Hang Drum Vs. Handpan

Hang Drums, Handpans, ufo drums, etc……  what are they?

You probably have known these to be called Hang Drums.  What makes a hang drum different than a handpan?

Hang Drum

For anyone new to the handpan, the difference between a Hang or “Hang Drum” is usually one of the first questions to come up.  Is one better than the other?  Or are they really just the same thing?  We’ll try to break it down for you here!

The PANArt Hang – Where it Began (The Original Brand)

The Hang (pronounced similarly to ‘hong’) was the first sound sculpture of its kind, invented by PANArt in Bern Switzerland around the year 2000.  Most people nowadays know this instrument as a hang drum, even if they are speaking of a handpan made by a company other than PANArt..  You can read further information regarding the history of the Hang in our article here, including why the phrase “Hang Drum” is actually a huge misnomer.

But we are here to see what makes the Hang different, or similar, to a handpan (in this case, the Iskra handpan).

Hang Drum


The Hang

The Hang is generally on the smaller side when compared to handpans.  Rim to rim, it measures about 20.5 inches (~52cm).  It weighs approximately 8.5 pounds.

Its smaller size helped make it popular among busking musicians (street performers) across Europe.  While many street performers had to lug around guitars, violins, didgeridoos and other large instruments, the Hang was a perfect size to make it easy to carry in a backpack style bag.  Heck, many players even used it to transport their clothes by shoving them inside of it!  Just don’t forget to take them out before playing or it will sound quite dull!

The Iskra Handpan

The Iskra handpan is slightly larger than the Hang.  It is 22 inches in diameter from rim to rim.  It weighs approximately 10.5 pounds.

The slightly larger size allows more room between tone fields, allowing better isolation to prevent ‘crosstalk’ between neighboring and dissonant tonefields.  It is still not too large to play though, and is middle of the road size-wise when compared to other handpans.


The Hang

The Hang is constructed of one millimeter thick steel which has been heat treated by a process known as gas nitriding.  This process hardens the steel, enabling efficient tuning of the instrument and the possibility of very stable notes.  A secondary benefit of nitriding is the creation of a rust resistant surface (though not rust proof).  

The Iskra Handpan

The Iskra handpan is constructed of 1.2mm thick carbon steel and also gas nitrided just like the Hang.  The material itself is very similar to the Hang, allowing for the use of the unique and more complex note shaping and tuning methods devised by PANArt.  

Other handpan brands have been found to either not sufficiently heat treat their steel, or simply avoid it altogether.  Some also use stainless steel.  All materials have upsides and downsides, but we prefer to stick to the proven nitrided carbon steel.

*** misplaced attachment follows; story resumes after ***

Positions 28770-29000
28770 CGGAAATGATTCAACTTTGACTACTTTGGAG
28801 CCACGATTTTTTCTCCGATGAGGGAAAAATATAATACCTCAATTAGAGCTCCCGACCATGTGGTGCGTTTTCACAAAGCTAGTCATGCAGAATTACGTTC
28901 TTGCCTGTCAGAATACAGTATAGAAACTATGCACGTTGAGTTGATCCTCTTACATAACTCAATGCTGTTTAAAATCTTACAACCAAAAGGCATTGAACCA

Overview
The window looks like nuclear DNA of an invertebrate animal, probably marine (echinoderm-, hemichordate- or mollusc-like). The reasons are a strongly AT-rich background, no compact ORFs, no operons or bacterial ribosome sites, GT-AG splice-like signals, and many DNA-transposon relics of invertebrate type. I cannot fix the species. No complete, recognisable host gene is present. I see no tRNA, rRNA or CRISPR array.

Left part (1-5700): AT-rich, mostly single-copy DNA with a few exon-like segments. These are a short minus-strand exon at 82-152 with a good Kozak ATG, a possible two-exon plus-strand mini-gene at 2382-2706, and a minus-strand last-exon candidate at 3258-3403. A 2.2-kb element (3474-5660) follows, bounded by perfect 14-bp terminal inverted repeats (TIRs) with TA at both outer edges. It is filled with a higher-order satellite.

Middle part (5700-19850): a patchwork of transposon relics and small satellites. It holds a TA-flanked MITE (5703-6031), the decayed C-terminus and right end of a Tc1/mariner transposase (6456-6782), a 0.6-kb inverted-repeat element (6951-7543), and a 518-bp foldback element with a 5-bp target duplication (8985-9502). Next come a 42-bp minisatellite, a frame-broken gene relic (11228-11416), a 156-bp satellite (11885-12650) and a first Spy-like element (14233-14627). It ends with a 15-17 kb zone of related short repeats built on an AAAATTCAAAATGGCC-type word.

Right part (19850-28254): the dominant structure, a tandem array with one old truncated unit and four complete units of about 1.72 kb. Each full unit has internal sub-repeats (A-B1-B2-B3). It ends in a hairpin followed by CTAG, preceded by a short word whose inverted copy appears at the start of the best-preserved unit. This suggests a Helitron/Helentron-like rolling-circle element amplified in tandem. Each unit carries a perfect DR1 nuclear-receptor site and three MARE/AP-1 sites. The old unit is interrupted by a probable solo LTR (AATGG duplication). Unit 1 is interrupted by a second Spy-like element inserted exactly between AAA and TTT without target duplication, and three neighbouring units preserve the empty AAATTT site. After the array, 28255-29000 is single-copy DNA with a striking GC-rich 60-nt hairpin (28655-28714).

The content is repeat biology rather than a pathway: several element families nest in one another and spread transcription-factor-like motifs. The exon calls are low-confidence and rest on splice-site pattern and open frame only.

Tonal characteristics

The Hang

While the Hang got its inspiration from the steel pan, invented in Trinidad and Tobago in the 1940s and 1950s, it veered slightly away from traditional tuning practices.  

As a quick overview, the tuner of a steel instrument can force different tones, or harmonics, into several ‘modes’ of each note or tonefield, beyond the main fundamental pitch of the tonefield.  The tuning of these harmonics is what creates the unique sound of tuned steel, and the instrument’s overall tonal character.  

Some of the most defining tuning traits would be the second harmonics of the notes on a Hang, particularly the higher notes.  For the second harmonics on these notes, it was standard practice for the PANArt tuners to utilize seconds, major thirds, and minor thirds.  Even the central note, called the ‘ding’, would occasionally have these harmonics tuned into it, instead of the standard ‘compound fifth’.  

The Iskra Handpan

Most handpans offered now will have their second harmonics tuned to compound fifths, regardless of which tone fields they are, or which sound model the instrument is.  On the smallest tone fields, this can lead to ‘choking’ the tone field, and not allowing it to ring as well as it could.

Our Iskra handpan will generally use the methodology of the Hang by using seconds, minor thirds, and major thirds, depending on the sound model and the other tone fields on the instrument.

The Iskra will have the closest similarities to the Hang than any other handpan available, though the Iskra will also be a bit more pure sounding than the Hang as well.

Surface Finish

The Hang

The surface finish of the Hang is the result of the gas nitride process, which leaves a matte and ceramic-like surface layer.  Under the hands, it is similar to the surface of a smooth clay pot, and does not feel entirely metallic in nature.  While this surface can be polished to produce a true metallic appearance and feel, it was rarely done, and most that have been polished this way were done by someone other than PANArt, usually in response to the appearance of rust arising from negligent care of the Hang.

The Iskra Handpan

The Iskra is offered in two distinct surface finishes.

The matte finish is offered for those who prefer a look and feel similar to that of the Hang.  As mentioned, it will have a texture similar to that of ceramics.  It also has a bit of an Earth-y and handmade appearance, as each finish is unique due to the oxidation layer created from kiln heat treatments.

Also offered is a polished finish.  Polishing the surface will result in a slight increase in sustain and volume of the handpan, though this is sometimes only discernible by trained ears.  The texture will be more metallic in nature as well.